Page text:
Backed by a multi-agency response including Tenby RNLI Lifeboats, St John Ambulance Cymru’s Marine Division, Ferryside Lifeboat saved the life of a young man who got stuck out at sea last week.

 25-year-old Josh Davies from Swansea was on holiday at Kidwelly Holiday Park, on a family break for his son’s birthday. He was enjoying a beach day with his partner and young children when he got stuck out at sea. Luckily, Ferryside Lifeboat was there to bring him to safety.

The father of four was playing football with his young children on the beach when the ball got kicked into the sea. The water was fairly low, so he went in to retrieve it. Before Josh knew it, the tide had come in and he had been stranded on a small part of sand.

“The sea rose from my ankles to my neck in minutes,” Josh recalled. “I was shouting to my family on the shore, and I was really panicking.”

Josh managed to swim over to a mooring buoy, where he clung on for several minutes before help arrived. “I lost all feeling in the bottom half of my body and I was so scared” he said, “I thought I was going to die.”

The Ferryside Lifeboat crew quickly arrived on scene. To reach Josh safely, the boat was manoeuvred downstream so that if Josh let go, he could drift down towards it. He was safely brought onto the boat in one swift manoeuvre by volunteers Mike and Dave.

“I can’t thank Ferryside Lifeboat enough, if it wasn’t for them I could have died,” Josh said.

He was brought safely to shore where he was treated by Ferryside Lifeboat volunteers. The Ferryside Team was backed up by a multi-agency response, including a Coastguard rescue helicopter, Burry Port Coastguard, the Welsh Ambulance Services NHS Trust, South Wales Police along with Burry Port and Tenby lifeboats.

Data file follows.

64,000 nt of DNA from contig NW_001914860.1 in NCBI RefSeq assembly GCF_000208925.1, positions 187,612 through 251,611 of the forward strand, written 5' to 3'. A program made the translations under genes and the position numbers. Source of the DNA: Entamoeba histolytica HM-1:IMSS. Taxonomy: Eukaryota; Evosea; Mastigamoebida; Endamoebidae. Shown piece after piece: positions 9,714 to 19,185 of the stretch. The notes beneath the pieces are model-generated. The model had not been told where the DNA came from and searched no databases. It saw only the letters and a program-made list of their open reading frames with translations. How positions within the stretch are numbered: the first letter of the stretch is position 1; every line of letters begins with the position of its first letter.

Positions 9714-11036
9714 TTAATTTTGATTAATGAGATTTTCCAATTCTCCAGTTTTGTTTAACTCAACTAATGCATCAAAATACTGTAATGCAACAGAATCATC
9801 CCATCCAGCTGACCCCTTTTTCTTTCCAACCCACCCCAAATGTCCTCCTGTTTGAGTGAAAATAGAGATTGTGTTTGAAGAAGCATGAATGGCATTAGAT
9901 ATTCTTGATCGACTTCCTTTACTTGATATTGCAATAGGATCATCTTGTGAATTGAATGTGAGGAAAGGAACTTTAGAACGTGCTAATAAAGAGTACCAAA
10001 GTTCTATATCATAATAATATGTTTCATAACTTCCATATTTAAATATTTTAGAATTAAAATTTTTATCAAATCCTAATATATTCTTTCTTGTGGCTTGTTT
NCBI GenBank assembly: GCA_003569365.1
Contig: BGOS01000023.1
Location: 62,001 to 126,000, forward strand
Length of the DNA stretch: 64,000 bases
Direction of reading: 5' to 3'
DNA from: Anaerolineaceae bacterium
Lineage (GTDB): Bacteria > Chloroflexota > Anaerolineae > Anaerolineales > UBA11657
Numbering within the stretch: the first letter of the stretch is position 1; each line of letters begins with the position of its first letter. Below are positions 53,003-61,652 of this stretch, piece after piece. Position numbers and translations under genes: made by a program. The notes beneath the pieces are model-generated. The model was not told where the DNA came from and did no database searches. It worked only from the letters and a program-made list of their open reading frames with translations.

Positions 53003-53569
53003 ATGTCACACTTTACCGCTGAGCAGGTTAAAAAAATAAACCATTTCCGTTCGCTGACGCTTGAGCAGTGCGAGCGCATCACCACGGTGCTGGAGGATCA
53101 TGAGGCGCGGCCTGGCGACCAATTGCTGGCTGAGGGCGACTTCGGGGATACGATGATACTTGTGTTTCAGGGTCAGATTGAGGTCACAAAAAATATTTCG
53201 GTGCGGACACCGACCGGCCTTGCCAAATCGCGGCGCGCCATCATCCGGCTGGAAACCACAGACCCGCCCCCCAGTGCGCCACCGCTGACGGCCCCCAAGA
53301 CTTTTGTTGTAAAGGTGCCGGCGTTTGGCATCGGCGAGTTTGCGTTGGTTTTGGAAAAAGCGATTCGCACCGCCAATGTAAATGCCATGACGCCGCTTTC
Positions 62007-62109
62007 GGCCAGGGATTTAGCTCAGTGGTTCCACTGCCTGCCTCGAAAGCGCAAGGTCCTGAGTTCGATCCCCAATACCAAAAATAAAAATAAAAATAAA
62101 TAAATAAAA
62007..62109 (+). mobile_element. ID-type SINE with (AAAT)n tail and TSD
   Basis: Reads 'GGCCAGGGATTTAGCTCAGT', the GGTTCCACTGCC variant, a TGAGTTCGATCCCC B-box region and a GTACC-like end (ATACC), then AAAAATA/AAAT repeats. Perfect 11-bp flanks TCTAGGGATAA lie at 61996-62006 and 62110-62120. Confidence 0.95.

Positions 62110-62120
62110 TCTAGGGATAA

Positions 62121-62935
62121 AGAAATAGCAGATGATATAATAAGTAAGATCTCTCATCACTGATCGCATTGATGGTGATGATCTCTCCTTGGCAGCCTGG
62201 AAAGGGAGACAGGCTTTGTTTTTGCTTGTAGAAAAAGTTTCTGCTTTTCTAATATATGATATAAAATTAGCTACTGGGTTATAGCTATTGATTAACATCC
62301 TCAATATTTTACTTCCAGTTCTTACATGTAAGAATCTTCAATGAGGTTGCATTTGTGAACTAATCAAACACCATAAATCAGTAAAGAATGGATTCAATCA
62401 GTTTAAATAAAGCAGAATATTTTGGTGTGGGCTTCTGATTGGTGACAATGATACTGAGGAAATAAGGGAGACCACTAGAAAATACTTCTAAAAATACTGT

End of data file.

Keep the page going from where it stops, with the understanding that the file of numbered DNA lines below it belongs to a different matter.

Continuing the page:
“With the spring tide in full flood the casualty demonstrated great courage and strength by not giving up and holding on until help arrived,” commented Ferryside volunteer Dave Atkinson. 

“This scenario demonstrated the high level of skill at Ferryside Lifeboat and joint operability between multiple agencies who work as one team.” 

The Ferryside Lifeboat Division of St John Ambulance Cymru was set up in 1966 as the area had become a popular centre for dinghy sailing, power boating and water skiing in the six years following departure of the RNLI lifeboat in 1960. The volunteers work hard to monitor the shores and keep people safe, often playing a lifesaving role on the coast from Pembrey to Pendine up to Laugharne, Carmarthen and Kidwelly. 

Josh is understandably shaken up after such a frightening incident but is so thankful to the team at Ferryside who saved him, “I’ll forever be grateful to them,” Josh said. He is now safely back at home with his family.

The Marine Division of St John Ambulance Cymru is another way the first aid charity for Wales is working hard to keep communities across the country safe.

You can find out more about St John Ambulance Cymru’s lifesaving work by visiting